Revisiting Learning Design – What evidence will enable us to assess the intended learning?

Designing assessment tasks that will allow students to address the Achievement Standards and content descriptors at an ‘A’ level is important. If we only ever produce tasks that allow for a satisfactory achievement and don’t address the deeper learning aspects of the curriculum we are doing a disservice to our students.

Consideration must be given to formative assessment. How do we assess students lesson by lesson to see where they are at and then provide feedback to move their learning forward? What type of summative assessment will be used and at what points during the topic?

How do we collect evidence of student learning? Documenting student work and keeping it on file in some way is important, examples include:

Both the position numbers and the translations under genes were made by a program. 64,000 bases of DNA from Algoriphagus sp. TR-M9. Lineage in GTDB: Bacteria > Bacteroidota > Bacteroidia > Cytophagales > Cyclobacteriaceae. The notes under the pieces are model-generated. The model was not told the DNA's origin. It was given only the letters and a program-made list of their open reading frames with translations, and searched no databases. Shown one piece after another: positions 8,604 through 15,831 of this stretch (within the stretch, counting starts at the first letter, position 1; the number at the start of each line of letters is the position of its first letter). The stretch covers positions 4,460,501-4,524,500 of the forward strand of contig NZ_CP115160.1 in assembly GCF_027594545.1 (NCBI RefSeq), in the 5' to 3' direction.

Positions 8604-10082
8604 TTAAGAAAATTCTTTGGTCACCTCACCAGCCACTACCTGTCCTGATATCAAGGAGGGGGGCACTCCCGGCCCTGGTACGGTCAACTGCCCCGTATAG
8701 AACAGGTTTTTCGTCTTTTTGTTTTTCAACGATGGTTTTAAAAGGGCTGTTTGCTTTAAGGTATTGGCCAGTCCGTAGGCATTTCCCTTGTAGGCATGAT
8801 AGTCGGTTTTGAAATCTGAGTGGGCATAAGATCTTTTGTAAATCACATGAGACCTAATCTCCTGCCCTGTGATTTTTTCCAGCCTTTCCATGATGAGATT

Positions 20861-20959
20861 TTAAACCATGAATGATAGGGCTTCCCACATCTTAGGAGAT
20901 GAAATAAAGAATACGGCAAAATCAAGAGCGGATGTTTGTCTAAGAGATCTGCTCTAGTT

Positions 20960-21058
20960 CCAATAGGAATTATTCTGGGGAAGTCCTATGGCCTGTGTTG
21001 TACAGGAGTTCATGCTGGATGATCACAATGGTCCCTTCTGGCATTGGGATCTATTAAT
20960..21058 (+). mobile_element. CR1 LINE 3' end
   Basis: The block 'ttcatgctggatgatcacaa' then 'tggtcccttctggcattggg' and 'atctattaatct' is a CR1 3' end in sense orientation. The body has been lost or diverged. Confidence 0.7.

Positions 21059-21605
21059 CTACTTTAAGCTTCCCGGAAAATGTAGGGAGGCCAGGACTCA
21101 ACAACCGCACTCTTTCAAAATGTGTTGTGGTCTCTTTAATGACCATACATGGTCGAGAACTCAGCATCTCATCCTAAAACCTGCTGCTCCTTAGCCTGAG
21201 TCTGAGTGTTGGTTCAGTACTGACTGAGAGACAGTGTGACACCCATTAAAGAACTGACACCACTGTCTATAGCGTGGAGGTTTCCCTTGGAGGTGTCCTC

• Student work books
  • Digital portfolios (student compiled or teacher compiled)
  • Hard copy portfolios (filing cabinet or take home book)

Portfolios of work are useful at report writing time, they provide concrete evidence of student learning. Looking at a spreadsheet with a grade provides an indication of what was achieved but the sample work in portfolios/student workbooks allows us to write more accurate comments in student reports.

What evidence will enable assess

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